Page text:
First off, I apologize for not blogging sooner, but its been an extremely busy couple first days, and my internet is not working. I'm actually doing this from Stephanie's computer.
So, the first day/night was very overwhelming. I highly do not recommend taking a flight over to Japan unless its in first class. Don't get me wrong, the small LCD screens kept me occupied for about the first four hours, but after that, we still had another eight hours to go. I was sitting (quite closely) between two other men while Stephanie sat in the seat behind me. Luckily they spoke a little bit of broken english, but I only found this out because I looked completely stupid as I tried to play with the remote control for my tv for about twenty minutes. The guy to my left told me that it wouldn't start working until we actually took off. Duh. We ate two meals on the flight, one was a rice bowl called bimbimbop which was pretty good, except the stewardess kept talking to me in Korean, so I eventually just kept nodding until there was food/drink on my tray.
By the time we got to Korea, our brains were already fried. We had to go through security in chicago and korea, but by then we were pros at the whole thing. The flight to Fukuoka was a breeze compared to the 12 hour flight to Korea. Getting to the bus from the Fukuoka airport was also very easy, and we met our first friend named Lisa from France. On the bus, Steph and I passed out the entire two hour ride there, thank god, since we really were only able to get about a total of three hours sleep on the plane.
When we got to APU, it was very cold and windy. We were given our rooms and met our RAs and then were given a small tour of our building. I ended up getting a single room, and Steph got a shared room. I am actually very happy with the way my rooming turned out. My RAs name is Kaoru and she is Taiwanese. She is super cute and has the highest pitched voice I have ever heard in my life. She speaks pretty good english, but she was having some problems so i told her to just fill in the blanks with Japanese and I could still follow it. I will put up pictures later. Afterwards, I unpacked, running on adrenaline, and then passed out the moment my head hit my tiny, bean bag of a pillow.
Yesterday was the shopping tour and we went down to Beppu Station where they showed us the 100 yen shop (1$) and the grocery store. It was about a good twenty minute bus ride down a tremendously curvy road to the city, and yes, I immediately thought of DK's Mountain, Brian, from Tokyo Drift. That's how curvy and high up it was. By the way, our campus is BEAUTIFUL. We are way high up in the mountains, and the view is absolutely AMAZING.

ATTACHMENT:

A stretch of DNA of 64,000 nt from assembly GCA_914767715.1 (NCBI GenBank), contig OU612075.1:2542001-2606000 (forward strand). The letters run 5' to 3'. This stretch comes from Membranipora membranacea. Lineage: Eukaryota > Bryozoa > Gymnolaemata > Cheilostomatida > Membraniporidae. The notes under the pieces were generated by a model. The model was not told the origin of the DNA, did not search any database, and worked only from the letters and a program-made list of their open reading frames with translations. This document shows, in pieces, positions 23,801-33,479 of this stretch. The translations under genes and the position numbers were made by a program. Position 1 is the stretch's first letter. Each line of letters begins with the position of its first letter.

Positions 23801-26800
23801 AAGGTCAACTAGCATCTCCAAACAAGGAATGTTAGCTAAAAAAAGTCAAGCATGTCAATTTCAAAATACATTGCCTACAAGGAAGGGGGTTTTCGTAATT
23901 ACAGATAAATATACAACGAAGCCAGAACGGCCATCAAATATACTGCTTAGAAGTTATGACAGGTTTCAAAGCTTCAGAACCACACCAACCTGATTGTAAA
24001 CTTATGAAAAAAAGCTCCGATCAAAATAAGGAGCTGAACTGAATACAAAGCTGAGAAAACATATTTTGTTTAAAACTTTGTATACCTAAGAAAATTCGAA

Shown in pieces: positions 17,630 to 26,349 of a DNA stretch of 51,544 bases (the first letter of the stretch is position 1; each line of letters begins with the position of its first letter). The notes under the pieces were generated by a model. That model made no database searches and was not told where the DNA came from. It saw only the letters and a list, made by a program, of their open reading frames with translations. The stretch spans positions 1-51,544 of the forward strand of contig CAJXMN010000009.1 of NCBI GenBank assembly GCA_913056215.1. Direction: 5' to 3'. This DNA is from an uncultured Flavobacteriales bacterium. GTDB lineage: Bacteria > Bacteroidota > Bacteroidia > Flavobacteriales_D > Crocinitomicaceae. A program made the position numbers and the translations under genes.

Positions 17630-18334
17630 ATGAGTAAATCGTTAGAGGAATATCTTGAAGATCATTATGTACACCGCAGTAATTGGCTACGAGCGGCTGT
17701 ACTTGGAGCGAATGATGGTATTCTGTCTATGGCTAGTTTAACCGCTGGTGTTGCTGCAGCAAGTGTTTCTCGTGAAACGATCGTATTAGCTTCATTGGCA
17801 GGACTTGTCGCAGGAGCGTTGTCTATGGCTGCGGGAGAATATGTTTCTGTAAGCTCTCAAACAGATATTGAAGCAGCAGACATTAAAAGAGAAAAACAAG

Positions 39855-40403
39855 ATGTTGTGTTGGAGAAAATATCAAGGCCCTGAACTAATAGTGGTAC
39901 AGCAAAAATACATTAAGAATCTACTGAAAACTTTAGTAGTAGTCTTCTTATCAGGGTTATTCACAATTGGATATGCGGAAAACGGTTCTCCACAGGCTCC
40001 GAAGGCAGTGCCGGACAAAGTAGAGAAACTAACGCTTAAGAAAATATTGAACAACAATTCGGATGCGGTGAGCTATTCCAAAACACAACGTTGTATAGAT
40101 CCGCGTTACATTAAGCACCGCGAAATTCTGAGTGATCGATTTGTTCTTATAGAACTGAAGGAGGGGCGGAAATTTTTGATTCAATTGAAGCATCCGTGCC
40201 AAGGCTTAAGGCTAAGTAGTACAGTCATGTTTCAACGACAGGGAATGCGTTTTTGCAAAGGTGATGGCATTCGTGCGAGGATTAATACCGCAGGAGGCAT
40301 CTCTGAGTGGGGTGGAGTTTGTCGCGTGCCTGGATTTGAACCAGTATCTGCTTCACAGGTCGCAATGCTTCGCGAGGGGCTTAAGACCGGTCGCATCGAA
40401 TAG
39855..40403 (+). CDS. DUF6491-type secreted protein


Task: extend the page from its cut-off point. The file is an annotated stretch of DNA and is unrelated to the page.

Anyway, shopping was interesting and the city was very cool to walk through. We met a Korean girl named Angelina and we hit it off right away. She speaks exceptionally great english, so we were already able to joke around and stuff. We made more friends with a couple Korean girls and another Japanese girl. They were so impressed by the fact that we could drive and had our own cars. I told them we could drive when we were 16, and showed them my license picture. They were super impressed because the age in Korea for driving is 20, and they have to take hard classes.
Here are some scenes from the city.
The shopping tour took about 5 hours, and by the time we got back, we went to the cafeteria and ate. I have concluded that nobody in the Cafeteria speaks english, so it was very difficult to find what to eat. When in doubt, we are just pointing and nodding and then saying Arigato Gozaimasu.
Today was Alien Registration day, and it took a long time. We met a couple guys from L.A. and New Mexico and another guy from Mexico. So far we have met a handful of people from the States, but mostly from Korea and Thailand. We signed up for our inkan or stamps which are used as signatures instead of actually signing, and then headed out for lunch. I ended up with a rice bowl with runny eggs and onion and mushrooms, then I tried what looked like a squash side dish but was really bad and mushy. So far, the food isn't that bad, but I have not been super impressed with my choices. Hopefully dinner will be better luck. I did however, show off my super skills of Japanese and helped out a girl from sweden order her food. I explained to her what I was getting and told the chefs to give her a small bowl rather than a big bowl. She was so happy that I helped her out because she said she was standing there for a long time with no idea of what to do. Go me.
So far I've been treated like I'm a domestic student which has been very funny to me, but the trick is to greet people in English if I can, and they will most likely switch to english. However, I tend to greet in Japanese, and then they go off in it and I have to smile and quickly say, "Ah! Sumimasen, Amerika-jin desu!"
Tomorrow is Orientation and i get to sign up for classes. I'm not too worried, but I think once I get there I will start freaking out. oh well. I apologize if my next post isn't for a little while, only because my days are really busy getting everything ready. I'll post more pictures up too once my internet works. My internal clock is still all screwy, and I've been feeling kind of nauseous lately, hopefully it will all be okay though for tomorrow. I miss everybody at home already, but keeping busy has been helping out.
Until next time!